How to Skewer a Novel: Éric Chevillard on Florian Zeller
A Legendary French Critic Weighs in on "a book to laugh at and then forget."
The following piece originally appeared as part of Éric Chevillard’s weekly column in Le Monde des Livres, which ran for six years prior to its end this autumn. During this tenure, Chevillard established himself as a fine reader and an extraordinary critic. This piece was recently published in Music & Literature no. 8, which collects over 150 pages of new and newly translated materials on and by Chevillard, and whose cover features the illustration (below) by Jean-François Martin that accompanied the French publication of this text.
It can be risky for a young writer to expose himself or herself to the influence of a master. Doing so is like exposing oneself to x-rays: beneficial at first, helpful as a tool of self-knowledge, it offers a sound training in boldness and radicalism. It burns away fatty layers of voracious, careless, maladjusted post-adolescent reading. And then it keeps burning, destroying immune defenses, attacking the bone. The master’s influence eventually reduces the disciple to ashes. His or her books will henceforth be but pale, grimacing shadows of the oeuvre that inspired them.
In any case, important writers have no truck with the apes who would ape them; they have no desire to see, in these cross-eyed mirrors, their faces reconstituted in flyspeck. The true master teaches liberty, and thus solitude: he chases us out of his orbit the day we become of age. He has marked out a territory where everything has been said, where we can do no better than to trample his flowerbeds.
All of this is what Florian Zeller seems to have failed to understand and consider. His new novel, Pleasure, visibly reflects an ambition to add to the bibliography of Milan Kundera: alas, an unreasonable and desperate ambition. Everything is present, however, more or less: short chapters alternating episodes in a sentimental story of variable geometry with sociopolitical musings on the zeitgeist; a lexicographer’s attention for certain revealing terms carefully embroidered in italics on the page (here, for instance, contradiction and negotiation); the ambiguous posture of a narrator who intervenes from time to time to comment on the situation; and sex, again, as both impetus and telos of even the smallest acts. Of course, it would be naïve to reduce Kundera’s work to such a list, but this is quite precisely what Florian Zeller has done. One can almost see him cracking eggs and pouring flour into his mixing bowl, tongue between his teeth, squinting at The Book of Laughter and Forgetting as one would consult a cookbook.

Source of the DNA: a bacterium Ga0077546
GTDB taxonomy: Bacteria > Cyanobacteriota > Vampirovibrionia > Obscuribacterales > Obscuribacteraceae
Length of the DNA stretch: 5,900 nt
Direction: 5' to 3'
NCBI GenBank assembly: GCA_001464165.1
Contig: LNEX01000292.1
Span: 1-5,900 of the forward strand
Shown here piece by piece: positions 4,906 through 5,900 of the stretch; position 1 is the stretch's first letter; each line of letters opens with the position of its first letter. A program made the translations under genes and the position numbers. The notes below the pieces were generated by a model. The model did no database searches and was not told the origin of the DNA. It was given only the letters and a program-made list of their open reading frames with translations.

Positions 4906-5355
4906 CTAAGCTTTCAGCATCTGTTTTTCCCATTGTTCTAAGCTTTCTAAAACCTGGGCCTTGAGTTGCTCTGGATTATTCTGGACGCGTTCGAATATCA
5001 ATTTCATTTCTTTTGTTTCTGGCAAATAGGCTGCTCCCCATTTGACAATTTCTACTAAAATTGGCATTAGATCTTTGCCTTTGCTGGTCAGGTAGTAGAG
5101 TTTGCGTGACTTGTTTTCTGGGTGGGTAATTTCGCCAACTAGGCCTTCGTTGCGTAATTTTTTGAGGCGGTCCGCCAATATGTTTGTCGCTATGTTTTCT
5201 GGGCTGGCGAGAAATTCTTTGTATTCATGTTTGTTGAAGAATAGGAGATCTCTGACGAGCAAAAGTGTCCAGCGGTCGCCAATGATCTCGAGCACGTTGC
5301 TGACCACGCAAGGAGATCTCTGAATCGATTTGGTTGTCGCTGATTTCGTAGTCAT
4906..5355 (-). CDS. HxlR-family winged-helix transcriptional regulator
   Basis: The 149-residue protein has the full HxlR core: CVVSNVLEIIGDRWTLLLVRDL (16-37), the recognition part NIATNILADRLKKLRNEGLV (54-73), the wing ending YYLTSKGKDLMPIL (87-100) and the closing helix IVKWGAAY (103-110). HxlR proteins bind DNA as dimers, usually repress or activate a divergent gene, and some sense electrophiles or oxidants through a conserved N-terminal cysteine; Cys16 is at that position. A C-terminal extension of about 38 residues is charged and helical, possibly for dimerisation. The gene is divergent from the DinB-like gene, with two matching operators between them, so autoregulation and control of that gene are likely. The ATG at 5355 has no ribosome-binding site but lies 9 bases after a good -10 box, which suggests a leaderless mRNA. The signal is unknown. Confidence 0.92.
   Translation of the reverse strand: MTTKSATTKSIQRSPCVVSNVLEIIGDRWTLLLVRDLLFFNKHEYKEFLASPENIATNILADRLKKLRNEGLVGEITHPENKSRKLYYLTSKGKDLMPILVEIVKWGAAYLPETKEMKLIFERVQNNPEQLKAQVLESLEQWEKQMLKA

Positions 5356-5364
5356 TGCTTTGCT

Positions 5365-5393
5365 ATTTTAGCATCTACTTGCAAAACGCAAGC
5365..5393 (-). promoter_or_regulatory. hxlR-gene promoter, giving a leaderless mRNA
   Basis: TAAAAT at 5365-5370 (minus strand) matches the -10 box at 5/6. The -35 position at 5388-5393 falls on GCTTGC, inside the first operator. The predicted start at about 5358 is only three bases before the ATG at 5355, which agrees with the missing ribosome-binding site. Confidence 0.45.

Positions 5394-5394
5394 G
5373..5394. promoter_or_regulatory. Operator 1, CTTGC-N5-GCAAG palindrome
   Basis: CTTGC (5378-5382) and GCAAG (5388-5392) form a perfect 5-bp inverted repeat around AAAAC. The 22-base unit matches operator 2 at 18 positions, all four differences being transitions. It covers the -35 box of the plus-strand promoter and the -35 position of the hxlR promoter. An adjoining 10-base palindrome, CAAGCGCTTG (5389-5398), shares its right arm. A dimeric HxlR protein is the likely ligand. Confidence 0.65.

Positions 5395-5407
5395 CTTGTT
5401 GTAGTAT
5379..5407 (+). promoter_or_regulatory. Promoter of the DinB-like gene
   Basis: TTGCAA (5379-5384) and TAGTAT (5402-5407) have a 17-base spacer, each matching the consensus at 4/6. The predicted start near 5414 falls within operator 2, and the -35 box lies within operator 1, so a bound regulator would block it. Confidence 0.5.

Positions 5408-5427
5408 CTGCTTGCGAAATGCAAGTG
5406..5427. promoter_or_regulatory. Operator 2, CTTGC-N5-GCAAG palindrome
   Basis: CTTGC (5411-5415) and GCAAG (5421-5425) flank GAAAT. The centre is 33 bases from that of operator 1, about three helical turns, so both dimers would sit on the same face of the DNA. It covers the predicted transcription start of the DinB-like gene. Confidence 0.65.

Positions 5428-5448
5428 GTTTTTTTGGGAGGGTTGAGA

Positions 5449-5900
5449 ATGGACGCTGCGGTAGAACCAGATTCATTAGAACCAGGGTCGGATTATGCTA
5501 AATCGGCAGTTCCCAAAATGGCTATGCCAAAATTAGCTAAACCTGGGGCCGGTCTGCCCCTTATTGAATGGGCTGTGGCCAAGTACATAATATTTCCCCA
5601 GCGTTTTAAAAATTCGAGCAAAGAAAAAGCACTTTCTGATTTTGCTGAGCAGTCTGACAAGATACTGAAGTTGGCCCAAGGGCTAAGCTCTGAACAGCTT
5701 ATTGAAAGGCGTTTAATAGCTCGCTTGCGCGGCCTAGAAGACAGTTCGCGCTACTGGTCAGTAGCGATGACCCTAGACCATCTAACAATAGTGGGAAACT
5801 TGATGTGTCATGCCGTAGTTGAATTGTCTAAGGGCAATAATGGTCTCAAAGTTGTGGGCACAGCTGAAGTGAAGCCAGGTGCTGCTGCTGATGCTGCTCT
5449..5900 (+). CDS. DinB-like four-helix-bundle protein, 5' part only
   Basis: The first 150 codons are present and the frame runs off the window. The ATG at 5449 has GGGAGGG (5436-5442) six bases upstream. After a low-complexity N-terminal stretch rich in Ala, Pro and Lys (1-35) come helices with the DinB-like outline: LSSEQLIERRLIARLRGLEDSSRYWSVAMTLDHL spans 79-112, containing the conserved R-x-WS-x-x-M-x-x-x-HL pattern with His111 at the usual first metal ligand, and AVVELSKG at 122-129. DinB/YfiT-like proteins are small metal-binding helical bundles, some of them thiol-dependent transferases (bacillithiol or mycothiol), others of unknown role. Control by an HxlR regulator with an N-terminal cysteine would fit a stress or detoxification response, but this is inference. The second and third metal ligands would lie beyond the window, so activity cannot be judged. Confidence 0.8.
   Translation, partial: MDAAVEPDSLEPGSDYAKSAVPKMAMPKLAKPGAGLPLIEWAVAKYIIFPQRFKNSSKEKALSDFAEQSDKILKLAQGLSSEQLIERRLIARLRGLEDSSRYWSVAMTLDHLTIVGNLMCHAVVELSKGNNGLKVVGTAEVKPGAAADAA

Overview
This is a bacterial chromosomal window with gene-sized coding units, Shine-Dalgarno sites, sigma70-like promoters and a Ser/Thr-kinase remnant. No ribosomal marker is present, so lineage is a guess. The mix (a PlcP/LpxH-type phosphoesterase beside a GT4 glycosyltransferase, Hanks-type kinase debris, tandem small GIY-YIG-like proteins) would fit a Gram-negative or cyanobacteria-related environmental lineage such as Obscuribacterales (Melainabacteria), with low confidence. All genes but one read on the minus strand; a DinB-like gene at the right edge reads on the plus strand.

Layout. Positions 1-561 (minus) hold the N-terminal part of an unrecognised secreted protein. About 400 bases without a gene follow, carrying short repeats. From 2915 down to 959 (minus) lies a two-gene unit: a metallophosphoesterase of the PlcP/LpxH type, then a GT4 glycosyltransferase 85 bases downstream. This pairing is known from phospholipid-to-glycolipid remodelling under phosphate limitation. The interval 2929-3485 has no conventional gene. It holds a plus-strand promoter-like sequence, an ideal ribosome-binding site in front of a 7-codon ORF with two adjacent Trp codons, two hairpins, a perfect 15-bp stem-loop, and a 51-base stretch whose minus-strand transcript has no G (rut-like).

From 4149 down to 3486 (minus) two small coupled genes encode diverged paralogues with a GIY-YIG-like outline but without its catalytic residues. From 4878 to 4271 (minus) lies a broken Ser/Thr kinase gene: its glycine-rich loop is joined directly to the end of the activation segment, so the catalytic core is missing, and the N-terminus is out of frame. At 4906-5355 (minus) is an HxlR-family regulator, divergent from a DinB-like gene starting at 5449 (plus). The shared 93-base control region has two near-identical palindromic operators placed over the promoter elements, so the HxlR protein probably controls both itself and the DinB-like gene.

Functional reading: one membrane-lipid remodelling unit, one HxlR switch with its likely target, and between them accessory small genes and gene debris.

Result: a book to laugh at and then forget, an undercooked Kundera that is not nourishing but still sits heavy in the gut. Comparison against the original is brutal for this gauche, immature story: another steer sinking into the pond in a vain effort to pass itself off as having the sinewy, shapely legs of the frog.
Pleasure, subtitled A European Novel, strikes up a totally artificial parallel between the evolution of a young Parisian couple, from their meeting to their parting, and that of the continent, from the political establishment of Europe to the present financial crisis. So, when Nicolas plans to spice up his life with Pauline by adding Sofia to their lovemaking, Florian Zeller hazards the following comparison: “If France and Germany invited Poland into their bed, should they be surprised if Poland, with its talent for pipe-fitting, weakens their interior equilibrium?” Later, after a conjugal spat: “But, just as Mitterrand shook hands with Kohl in front of the war memorial at Verdun, Pauline and Nicolas made up—and there they are now in bed, in full European congress.”
And so on, in the same savory register, until the separation of the two lovers and “the potential exit of Greece and Portugal from the European Union.” We can see that the parallel is fruitful, each story serving as a pointless metaphor for the other. The charade might be formulated in these terms: my first is my second, my second is my first, and my all is a lugubriously showy book that ultimately proves absolutely nothing.
And see where it says: “She had not managed to heal from that strange malady known as childhood.” Or: “Nicolas remained pensive for a long moment. Painful images blossomed in his head.” (Indeed.) Pleasure is one of those books marked by occasional ashes of awareness of its own insignificance, to which it responds rather disloyally by holding its characters accountable: “He could easily have had what his father called ‘a real vocation.’” The cliché is isolated and called out as such, but the author does not puncture it, does not surpass it, just stops there and fails to find anything better.
This dopey style reaches its apex, logically enough, in a scene of sodomy. Nicolas, long attracted by “that little rosy circle,” decides one day to venture into it. His companion agrees. “The little orifice shone like a black star.” He “entered her from behind. Her breathing changed, its rhythm. It was no longer a symphony. More like Für Elise. Some slow notes. Difficult ones. Before the melody took off.” Lovers of pornography and music alike will run, not walk, to demand their money back from the bookstore.
Despite a case of name-dropping as presumptuous as it is prestigious—look out for Queneau, Breton, Bergman, Beethoven, Godard, Cioran, Sartre, Leiris, and Kubrick—Pleasure usurps its title and leaves us, on the contrary, painfully unsatisfied. Oh, the unbearable heaviness of literature, sometimes!
From Music & Literature no. 8. Translated by Daniel Levin Becker.